16 August 2009
There was this story about a farmer who went to the judge and complained that he and his family of 8 live in a two-room crowded place. The wise judge said I will make it nicer for you but you have to do exactly as I say. Upon agreement, he asked him to bring the chickens in the house that night. The next day complaining about the noise and the smell, he was told to add in the two goats. And when on the third day he complained about all the problems, he was told to add in the cow. Finally, with the situation out of control the judge told him he can take all the animals out and the farmer came back the next day to tell the judge how pleased he is because he now had so much space and the place is so clean and comfortable! I was thinking about this story (of relativity) this week for three reasons:
- The Wall Street Journal had an article from the Israeli official explaining how removing checkpoints in the west bank made the economy booming (RELATIVE to Gaza!). We are told that behaving Palestinians are better off than those who cling to hopes and dreams that do not fit with colonial designs.
- The departure of the 2500 Fateh delegates and their cars, their families and security details (total nearly 8000 people) from the Bethlehem district gave it the appearance of a relative emptiness.
- What is the balance between being content with what you have and struggtling to achieve better life (as individuals or populations)?
This theory of relativity is rather interesting. The Bethlehem district lost more than 85% of its land to the Israeli colonial settlements and the apartheid wall that snakes around us and captures most of the good natural resources, the agricultural lands, the water and more. More than half of the residents in this shrinking ghetto of Bethlehem are refugees or displaced people. Nearly 35,000 are the refugees from the original frenzy of ethnic cleansing that happened between 1947-1949 and their descendents. Another 30,000 represent displaced people who moved into the remaining shrinking enclave when their lands were stolen by colonial settlements since 1967 or are the security and other PLO people that came to Palestine after the Oslo accords. At a population density in this area of over 1300 per square kilometer, this is still better than Gaza (4000 per square kilometer) but certainly not viable long term. Unemployment is at 30% (also better than Gaza). But again one asks about relativity. Indeed we are relatively better than Gaza but certainly far worse off than if we had not been subjected to colonial occupation that robbed us of the best lands and water resources and prevents us from development economically. Israel’s strategy is to prevent any sustainable development for the Palestinians and ensure we are dependent on foreign aid which Israel profits from since we are a captive market under its thumbs. Israel gets about 40% of all humanitarian aid to the Palestinians.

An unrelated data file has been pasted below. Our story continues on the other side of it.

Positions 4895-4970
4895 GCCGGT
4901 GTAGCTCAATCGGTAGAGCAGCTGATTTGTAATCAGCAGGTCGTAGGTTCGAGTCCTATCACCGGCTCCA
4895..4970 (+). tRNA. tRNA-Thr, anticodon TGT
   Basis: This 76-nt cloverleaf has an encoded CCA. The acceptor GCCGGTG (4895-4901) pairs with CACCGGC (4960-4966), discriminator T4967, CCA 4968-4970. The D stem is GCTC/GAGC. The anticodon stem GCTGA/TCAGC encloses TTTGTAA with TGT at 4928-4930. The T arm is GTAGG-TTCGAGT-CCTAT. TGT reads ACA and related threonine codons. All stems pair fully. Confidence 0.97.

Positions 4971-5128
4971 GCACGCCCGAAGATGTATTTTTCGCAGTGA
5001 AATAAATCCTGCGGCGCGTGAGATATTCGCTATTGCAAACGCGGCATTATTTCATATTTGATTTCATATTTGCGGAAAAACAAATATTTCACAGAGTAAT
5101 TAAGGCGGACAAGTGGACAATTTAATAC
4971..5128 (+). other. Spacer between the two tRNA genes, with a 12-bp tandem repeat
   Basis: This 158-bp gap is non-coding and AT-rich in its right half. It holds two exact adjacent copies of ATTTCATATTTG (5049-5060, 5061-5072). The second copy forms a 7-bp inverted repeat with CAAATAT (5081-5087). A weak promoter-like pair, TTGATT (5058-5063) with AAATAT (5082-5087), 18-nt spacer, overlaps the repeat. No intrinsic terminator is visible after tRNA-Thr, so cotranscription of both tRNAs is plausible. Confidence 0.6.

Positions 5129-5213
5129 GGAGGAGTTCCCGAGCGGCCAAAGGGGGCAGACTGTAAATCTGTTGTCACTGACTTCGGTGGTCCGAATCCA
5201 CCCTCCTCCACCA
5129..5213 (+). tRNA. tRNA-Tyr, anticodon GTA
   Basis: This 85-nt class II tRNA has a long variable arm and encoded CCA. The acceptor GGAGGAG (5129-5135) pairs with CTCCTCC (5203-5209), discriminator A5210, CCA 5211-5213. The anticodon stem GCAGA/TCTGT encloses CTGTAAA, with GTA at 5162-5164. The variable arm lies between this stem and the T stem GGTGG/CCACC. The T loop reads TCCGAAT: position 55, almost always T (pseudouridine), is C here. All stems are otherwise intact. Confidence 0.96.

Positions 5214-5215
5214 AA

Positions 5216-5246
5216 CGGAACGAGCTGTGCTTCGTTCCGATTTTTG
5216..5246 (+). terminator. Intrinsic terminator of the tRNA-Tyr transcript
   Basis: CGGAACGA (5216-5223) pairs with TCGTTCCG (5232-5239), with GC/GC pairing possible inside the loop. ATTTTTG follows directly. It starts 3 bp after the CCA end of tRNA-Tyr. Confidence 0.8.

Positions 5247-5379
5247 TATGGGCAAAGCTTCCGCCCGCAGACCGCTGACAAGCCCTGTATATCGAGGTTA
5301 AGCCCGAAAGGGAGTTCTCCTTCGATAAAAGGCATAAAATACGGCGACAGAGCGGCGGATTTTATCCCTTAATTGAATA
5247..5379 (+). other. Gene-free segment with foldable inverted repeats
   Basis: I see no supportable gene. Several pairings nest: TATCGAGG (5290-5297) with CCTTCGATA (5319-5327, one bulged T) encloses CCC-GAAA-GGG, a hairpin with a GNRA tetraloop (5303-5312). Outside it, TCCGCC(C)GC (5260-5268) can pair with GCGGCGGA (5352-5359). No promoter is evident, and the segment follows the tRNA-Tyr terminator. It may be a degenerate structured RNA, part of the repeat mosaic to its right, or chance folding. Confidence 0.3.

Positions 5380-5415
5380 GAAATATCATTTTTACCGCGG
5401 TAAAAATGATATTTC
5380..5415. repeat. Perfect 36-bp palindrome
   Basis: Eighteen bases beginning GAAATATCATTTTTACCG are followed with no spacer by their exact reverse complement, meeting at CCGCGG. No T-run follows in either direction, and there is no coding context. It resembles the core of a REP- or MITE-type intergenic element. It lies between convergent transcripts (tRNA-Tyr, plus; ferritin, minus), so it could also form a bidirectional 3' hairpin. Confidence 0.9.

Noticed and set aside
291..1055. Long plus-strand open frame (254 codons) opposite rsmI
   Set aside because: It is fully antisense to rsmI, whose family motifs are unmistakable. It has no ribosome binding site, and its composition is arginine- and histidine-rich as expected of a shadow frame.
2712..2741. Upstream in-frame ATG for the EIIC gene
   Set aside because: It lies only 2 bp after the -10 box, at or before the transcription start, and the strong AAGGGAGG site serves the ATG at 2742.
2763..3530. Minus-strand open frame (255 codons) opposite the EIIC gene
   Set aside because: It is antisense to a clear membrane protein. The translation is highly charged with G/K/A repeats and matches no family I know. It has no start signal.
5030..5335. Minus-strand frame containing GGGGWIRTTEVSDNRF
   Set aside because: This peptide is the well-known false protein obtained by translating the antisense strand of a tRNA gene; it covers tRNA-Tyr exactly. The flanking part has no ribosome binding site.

This week dozens of US congressmen made their obligatory trip to Israel and met with Israeli officials (they also met with Salam Fayyad and Saeb Erekat). Only one took the positive initiative (we are grateful) to meet with Palestinian researchers and tour the wall from this side of the concentration camp. To my knowledge the rest were not shown maps or facts and figures about what is happening in the occupied territories let alone a simple tour of a refugee camp next to a wall. Thus, they are told of road maps and Oslo’s and Geneva initiatives and countless other things but not what an average Palestinian (without a VIP card or fancy cars or body guards) experiences.